Classical music's cigarette habit

Edward Gardner's recent propitious appointment as principal conductor of the London Philharmonic Orchestra received widespread coverage in the classical media. While elsewhere the classical industry has gone all self-congratulatory about its 'woke' credentials - African American vernacular for social awareness - as instanced by Jamie Barton's antics at the Last Night of the Proms. But the London Philharmonic's long-term and sole principal corporate partner JTI has received no similar coverage. Classical fans can be forgiven for assuming that JTI is another one of the nice generous accountancy or law partnerships that conveniently provide a significant slice of classical sponsorship. It is an easy mistake to make: because clicking on every other corporate sponsor logo on the LPO website takes you to the sponsor's home page. But by an unfortunate - or possibly deliberate - oversight the JTI logo is not linked. So to further social awareness let me restore that missing link to the LPO's principal sponsor.

JTI is the international tobacco division of Japan Tobacco, the fifth largest tobacco company in the world with a stable of brands that includes Benson & Hedges, Silk Cut, and outside the US Camel and Winston. Japan Tobacco has a turnover of $20.1 billion and is also heavily involved in the e-cigarette market, a sector coming under increasing scrutiny because of potential health risks. JTI has been funding the London Philharmonic since 2009. However the orchestra is remarkably coy about its principal partner's business activities: my Google search for the term 'London Philharmonic tobacco' returned no results pointing at the orchestras website or that of JTI. But it does return a number of articles critical of the orchestra's long-term tobacco sponsorship, including On An Overgrown Path's 2011 post on classical music's ethically compromised funders.

There is an example of how JTI use their sponsorship of the LPO for ethical whitewashing in a case study by The Prince's Responsible Business Network. The LPO is not the only orchestra with a cigarette habit. Simon Rattle's band the London Symphony Orchestra proudly lists British American Tobacco - the world's second largest cigarette company - as a corporate sponsors; but at least the word 'tobacco' is not redacted on the LSO website. Of course classical music needs to fund its celebrity culture, and rank and file musicians also need paying. But here are the World Health Organisation's headline statistics on smoking. Tobacco kills up to half of its users, and kills more than 8 million people each year. More than 7 million of those deaths are the result of direct tobacco use while around 1.2 million are the result of non-smokers being exposed to second-hand smoke. Around 80% of the world's 1.1 billion smokers live in low- and middle-income countries. Which puts some of the other social causes that classical music gets worked up about into perspective - eg Brexit. It is time that classical music 'woke' up and smelled the smoke.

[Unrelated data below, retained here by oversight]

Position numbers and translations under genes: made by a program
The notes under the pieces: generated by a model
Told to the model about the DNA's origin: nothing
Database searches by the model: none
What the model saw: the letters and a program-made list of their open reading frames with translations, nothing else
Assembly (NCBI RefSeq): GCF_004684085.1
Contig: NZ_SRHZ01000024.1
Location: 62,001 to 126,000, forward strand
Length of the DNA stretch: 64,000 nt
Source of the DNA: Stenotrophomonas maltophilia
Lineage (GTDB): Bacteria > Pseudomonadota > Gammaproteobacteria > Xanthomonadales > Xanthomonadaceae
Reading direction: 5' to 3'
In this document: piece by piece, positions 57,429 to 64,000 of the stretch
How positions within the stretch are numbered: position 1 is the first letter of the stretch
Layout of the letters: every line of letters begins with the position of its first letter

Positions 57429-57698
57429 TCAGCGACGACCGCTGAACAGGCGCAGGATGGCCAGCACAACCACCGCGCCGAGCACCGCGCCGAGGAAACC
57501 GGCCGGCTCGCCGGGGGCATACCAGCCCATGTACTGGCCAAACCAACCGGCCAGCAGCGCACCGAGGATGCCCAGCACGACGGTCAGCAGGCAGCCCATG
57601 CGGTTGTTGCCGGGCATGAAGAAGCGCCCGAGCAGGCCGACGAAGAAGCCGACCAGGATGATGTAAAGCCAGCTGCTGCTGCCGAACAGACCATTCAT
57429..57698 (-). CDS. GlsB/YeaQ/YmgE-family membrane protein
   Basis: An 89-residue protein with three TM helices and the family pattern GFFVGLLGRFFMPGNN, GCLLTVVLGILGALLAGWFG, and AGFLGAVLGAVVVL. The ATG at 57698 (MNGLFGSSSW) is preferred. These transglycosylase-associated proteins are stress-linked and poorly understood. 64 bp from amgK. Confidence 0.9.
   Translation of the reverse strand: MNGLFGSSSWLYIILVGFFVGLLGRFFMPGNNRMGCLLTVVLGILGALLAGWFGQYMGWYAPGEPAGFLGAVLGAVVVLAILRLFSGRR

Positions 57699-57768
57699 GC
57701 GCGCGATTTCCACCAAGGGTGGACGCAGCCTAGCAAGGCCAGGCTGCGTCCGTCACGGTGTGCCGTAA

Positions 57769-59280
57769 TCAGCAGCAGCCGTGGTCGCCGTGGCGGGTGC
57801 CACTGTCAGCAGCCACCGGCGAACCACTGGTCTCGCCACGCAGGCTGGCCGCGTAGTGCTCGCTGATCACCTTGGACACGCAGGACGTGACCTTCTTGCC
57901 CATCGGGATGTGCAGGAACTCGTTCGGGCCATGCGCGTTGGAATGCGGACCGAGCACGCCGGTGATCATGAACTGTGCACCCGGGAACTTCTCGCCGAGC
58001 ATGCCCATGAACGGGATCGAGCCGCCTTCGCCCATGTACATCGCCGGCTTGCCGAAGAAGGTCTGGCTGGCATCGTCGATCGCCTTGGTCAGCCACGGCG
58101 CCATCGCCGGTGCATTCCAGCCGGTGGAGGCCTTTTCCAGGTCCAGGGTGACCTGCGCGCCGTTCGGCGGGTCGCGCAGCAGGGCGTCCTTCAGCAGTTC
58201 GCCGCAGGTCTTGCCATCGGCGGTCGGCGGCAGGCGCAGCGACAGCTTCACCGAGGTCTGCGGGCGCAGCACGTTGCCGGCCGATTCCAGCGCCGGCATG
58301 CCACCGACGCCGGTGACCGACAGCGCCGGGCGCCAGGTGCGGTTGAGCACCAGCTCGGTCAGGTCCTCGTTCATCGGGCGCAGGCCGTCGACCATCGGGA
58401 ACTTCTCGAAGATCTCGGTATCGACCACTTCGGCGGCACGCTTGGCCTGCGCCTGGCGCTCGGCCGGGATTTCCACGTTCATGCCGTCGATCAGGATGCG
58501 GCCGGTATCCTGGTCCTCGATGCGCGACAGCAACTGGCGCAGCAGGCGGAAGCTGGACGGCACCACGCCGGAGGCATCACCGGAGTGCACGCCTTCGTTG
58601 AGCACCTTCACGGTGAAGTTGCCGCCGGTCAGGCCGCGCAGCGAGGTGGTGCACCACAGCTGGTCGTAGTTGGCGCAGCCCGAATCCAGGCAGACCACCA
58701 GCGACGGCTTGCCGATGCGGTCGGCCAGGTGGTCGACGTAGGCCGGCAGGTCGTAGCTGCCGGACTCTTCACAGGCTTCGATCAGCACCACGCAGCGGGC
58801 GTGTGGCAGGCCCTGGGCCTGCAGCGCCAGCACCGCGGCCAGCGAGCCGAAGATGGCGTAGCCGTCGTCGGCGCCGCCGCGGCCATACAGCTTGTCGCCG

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The corporate sponsor list at the linked LPO site includes a major English/transnational bank as well as a "wealth management" firm, among others. A trait shared by not few of the cds I buy. Labels, releases and featured artists frequently receive that kind of sponsoring. "Wealth management" firms are notoriously fond of "making it possible".

However blatantly evil tobacco companies are, I don't think it's easy to make a case for banks, investment and "wealth management" firms being more, if at all, acceptable. The effects of their "activities" in countries all over the globe, regardless of their income level, are arguably every bit as harmful as selling cigarettes to unsociant poor men.

I remember Jordi Savall giving a brief explanatory speech before a performance of music for viola da gamba. He admonished us not to ever forget that, however beautiful the music we were about to listen to was, it was also the byproduct the exploitation of the many by the few. His Ibn Battuta project had already been running for some time, I think, so he must have been painfully aware what he was talking about.

It was sometime in the 80s that some punk rock musicians decided to take full control of their artistic activities, from recording to distribution, from publicizing to performing. Labels such as Dischord or Alternative Tentacles managed to create an universe alien to the rules of the music industry or the Big Money. Autopublishing become the concious choice of many rockers whose output either could not be possibly monetized (because of not sticking to the industry's conventions, or lacking a minimum quality or esthetical value, or whatever) or wasn't thought of by its creators as something that should contribute to the riches of some already rich enough men.

It doesn't look like something like this is going to happen with classical music.

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